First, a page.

I’m working on two commissions at the moment, both Tolkien, both Silmarillion, and both of the House of Fingolfin. One of them is “Fingolfin’s Challenge”, of Fingolfin riding to challenge Morgoth to single combat. If you don’t know the Silmarillion, Fingolfin is the cousin of Galadriel and a great-great-great……….grandfather of Aragorn, and Morgoth was Sauron’s boss. Yes, boss. Imagine the slaughter.
It also is a good excuse to show my sketching process.
I started with a digital sketch of the basic layout and figures.
I used a reference shot for the horse, but changed bits so as not to stay too close to a photo. I also used one of my favourite drawing aids – my little Andalusian toy horse from the company Schleich. I love those little animals. They’re really true to actual horses, very realistically done.
Pity is my little daughter loves them too, and regularly abducts my pony and my Frisian.
I always planned to do Celtic knotwork in the frames. Years ago, those patterns pretty much used to completely elude me. I have become slightly better, but for this one, I opted for premade ones. I found lovely patterns from deviantnepstock, and traced them for the top frame. For the bottom frame, I used a design from a royalty-free Dover book and changed it to resemble a dragon (as this scene takes place at the end of a dragon battle).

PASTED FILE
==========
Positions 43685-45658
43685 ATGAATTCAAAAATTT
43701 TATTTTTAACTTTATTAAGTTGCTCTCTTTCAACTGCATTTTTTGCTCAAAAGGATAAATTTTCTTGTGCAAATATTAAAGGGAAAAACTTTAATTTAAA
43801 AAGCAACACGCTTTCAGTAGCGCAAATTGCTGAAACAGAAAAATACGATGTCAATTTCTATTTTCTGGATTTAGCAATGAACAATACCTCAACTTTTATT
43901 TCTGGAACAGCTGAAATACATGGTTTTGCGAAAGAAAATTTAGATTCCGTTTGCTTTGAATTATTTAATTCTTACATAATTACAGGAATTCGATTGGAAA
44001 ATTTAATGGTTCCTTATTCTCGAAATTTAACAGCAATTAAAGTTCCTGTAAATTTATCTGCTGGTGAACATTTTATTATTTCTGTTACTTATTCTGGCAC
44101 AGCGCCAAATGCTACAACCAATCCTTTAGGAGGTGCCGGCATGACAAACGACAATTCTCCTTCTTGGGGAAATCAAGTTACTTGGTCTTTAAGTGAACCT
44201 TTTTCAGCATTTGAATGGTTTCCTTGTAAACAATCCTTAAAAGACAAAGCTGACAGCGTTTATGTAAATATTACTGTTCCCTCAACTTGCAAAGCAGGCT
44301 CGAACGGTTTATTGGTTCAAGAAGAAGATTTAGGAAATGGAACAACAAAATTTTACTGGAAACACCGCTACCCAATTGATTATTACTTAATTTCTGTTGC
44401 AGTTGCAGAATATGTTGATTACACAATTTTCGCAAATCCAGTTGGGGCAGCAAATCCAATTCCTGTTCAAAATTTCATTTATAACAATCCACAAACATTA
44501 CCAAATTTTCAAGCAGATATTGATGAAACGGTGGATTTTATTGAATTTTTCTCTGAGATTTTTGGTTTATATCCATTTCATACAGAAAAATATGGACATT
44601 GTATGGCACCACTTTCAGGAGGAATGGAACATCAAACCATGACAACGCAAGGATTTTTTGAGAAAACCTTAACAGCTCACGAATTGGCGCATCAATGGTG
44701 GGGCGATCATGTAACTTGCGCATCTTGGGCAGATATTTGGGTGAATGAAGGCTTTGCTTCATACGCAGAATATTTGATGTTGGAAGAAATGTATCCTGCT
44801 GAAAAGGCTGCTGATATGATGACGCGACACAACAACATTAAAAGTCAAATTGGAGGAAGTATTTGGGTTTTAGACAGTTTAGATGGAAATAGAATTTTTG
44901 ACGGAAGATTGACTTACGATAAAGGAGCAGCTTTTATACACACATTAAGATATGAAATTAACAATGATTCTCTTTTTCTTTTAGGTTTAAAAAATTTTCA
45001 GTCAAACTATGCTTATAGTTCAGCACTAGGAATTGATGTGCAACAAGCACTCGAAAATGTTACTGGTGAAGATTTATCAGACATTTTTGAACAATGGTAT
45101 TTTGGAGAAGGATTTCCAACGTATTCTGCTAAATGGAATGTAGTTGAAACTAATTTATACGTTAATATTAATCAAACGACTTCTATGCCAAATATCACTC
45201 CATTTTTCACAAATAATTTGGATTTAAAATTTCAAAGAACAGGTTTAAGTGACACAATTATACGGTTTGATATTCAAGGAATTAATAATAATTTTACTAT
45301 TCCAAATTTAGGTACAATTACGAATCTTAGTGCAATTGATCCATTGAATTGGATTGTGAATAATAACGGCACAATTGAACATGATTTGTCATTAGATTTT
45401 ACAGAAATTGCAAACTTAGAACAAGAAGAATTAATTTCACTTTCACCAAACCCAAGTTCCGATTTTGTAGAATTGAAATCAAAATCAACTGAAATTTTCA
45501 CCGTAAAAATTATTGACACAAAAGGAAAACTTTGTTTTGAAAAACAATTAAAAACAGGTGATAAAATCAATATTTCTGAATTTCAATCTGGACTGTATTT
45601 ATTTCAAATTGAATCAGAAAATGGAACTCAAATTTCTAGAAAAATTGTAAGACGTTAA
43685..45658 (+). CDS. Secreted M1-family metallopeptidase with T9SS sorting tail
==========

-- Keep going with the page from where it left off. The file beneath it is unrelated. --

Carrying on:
I drew the patterns in A3 size and the figure in A4, to put the whole thing together in Photoshop later. I “ink” with a pencil (in this case, a H one and a mechanical HB). It works well under watercolours and I never really mastered the art of inking.
I also noticed that I put Fingolfin in the same armour that I always draw for his son Fingon. So as to avoid them both looking as if they went to a local Dwarven chainmail sellout together, I put Fingolfin in plate armour, with the client’s permission, who said, “I’d wear plate if I had to go against THAT!”
Now it’s time for some correctional work. As mostly everybody who goes from sketch to inked picture knows (and if you don’t, I envy you), you tend to lose loads and loads of movement between these stages. Some of this loss has to do with sketchy lines being more dynamic by default. The rest just happens as you lose lines and features that didn’t seem important but suddenly are dearly missed.
On the left, you have my scribble. In the middle, there’s the first version of my pencil-inks. When I put those next to each other in Photoshop, it’s easy to see where I lost movement – I lost the tilt of the head, and the drawn-up shoulder. So using the “Liquify” tool (ctrl+shift+x) I can nudge the lines back to where I started out in my sketch.
So now I have my finished pencil piece.
Before I start painting, I make sure I have my colour scheme all planned out. I do this digitally as well, and it usually takes me less than twenty minutes.